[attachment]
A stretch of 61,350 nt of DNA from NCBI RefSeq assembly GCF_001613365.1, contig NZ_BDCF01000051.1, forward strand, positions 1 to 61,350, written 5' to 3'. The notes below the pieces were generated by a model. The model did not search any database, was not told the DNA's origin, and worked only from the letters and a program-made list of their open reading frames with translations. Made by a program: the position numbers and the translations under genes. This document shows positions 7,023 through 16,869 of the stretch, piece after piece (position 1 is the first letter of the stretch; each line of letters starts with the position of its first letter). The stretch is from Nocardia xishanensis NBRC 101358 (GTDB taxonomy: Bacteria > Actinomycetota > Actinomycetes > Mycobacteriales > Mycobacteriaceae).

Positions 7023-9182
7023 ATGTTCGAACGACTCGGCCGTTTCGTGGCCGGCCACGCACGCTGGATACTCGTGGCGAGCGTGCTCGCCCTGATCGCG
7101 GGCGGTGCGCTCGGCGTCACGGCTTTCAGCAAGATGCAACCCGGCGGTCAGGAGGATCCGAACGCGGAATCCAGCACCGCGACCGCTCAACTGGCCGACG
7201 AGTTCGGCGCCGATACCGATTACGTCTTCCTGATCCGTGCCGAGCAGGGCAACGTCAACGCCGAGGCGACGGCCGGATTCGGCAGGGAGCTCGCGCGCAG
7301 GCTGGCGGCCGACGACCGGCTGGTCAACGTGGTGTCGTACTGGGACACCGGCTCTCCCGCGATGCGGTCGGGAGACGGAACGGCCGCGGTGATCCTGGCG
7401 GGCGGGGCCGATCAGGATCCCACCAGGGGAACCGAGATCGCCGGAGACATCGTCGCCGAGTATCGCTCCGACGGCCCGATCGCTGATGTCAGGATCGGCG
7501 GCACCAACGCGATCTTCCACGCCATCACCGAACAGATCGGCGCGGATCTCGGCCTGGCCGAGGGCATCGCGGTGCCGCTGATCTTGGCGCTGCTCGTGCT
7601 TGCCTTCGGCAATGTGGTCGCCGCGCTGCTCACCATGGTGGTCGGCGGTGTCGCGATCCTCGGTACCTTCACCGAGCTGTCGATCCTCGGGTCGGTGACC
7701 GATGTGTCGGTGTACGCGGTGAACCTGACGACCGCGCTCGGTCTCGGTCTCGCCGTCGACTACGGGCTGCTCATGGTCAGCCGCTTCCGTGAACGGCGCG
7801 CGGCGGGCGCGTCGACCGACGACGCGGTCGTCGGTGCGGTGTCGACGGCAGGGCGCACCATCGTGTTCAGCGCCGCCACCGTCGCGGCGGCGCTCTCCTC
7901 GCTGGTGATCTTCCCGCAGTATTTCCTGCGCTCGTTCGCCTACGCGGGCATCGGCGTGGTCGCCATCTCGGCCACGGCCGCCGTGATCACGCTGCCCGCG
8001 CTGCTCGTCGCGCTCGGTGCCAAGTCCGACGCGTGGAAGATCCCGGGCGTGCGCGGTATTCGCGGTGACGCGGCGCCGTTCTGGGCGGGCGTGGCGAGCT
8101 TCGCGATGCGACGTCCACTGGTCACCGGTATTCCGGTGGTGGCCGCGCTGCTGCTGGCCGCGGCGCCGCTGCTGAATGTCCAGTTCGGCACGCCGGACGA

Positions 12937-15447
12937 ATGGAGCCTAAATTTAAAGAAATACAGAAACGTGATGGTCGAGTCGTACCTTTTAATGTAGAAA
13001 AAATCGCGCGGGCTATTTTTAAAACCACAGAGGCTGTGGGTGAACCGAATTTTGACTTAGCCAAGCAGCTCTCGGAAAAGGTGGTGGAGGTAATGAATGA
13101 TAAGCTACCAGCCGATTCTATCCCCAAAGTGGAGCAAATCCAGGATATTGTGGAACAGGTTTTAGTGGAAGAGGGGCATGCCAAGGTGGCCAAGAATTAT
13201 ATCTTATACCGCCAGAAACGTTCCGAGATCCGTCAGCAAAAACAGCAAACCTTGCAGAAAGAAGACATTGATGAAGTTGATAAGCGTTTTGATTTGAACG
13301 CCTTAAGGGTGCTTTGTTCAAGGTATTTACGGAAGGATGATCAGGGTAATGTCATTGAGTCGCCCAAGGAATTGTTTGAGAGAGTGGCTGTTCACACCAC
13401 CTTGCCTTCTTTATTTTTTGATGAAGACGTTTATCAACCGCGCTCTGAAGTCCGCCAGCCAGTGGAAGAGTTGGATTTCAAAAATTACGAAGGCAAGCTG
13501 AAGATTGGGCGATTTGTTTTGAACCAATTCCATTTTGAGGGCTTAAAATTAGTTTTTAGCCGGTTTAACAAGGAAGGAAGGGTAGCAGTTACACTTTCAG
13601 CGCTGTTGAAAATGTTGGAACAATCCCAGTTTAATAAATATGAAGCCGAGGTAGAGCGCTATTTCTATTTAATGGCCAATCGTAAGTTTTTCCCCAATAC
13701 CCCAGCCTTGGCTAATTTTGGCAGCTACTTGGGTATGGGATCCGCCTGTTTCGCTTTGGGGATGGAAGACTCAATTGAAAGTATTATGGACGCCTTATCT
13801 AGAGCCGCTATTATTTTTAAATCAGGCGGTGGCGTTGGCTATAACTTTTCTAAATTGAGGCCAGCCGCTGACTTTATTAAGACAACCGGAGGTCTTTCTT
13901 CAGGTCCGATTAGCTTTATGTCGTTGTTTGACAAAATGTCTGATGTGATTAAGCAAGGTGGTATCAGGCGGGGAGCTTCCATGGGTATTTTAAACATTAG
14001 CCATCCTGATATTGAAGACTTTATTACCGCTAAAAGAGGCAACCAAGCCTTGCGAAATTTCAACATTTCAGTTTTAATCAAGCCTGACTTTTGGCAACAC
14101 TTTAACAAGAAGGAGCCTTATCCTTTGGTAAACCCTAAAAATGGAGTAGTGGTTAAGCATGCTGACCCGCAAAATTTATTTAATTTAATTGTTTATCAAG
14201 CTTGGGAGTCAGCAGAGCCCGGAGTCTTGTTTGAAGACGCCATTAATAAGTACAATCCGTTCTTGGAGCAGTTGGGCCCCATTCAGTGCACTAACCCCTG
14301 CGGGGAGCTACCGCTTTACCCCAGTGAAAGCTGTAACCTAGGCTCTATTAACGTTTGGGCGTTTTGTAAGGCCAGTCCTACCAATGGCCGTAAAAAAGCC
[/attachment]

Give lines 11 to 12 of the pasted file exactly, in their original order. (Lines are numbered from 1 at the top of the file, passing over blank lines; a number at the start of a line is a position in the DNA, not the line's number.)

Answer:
7801 CGGCGGGCGCGTCGACCGACGACGCGGTCGTCGGTGCGGTGTCGACGGCAGGGCGCACCATCGTGTTCAGCGCCGCCACCGTCGCGGCGGCGCTCTCCTC
7901 GCTGGTGATCTTCCCGCAGTATTTCCTGCGCTCGTTCGCCTACGCGGGCATCGGCGTGGTCGCCATCTCGGCCACGGCCGCCGTGATCACGCTGCCCGCG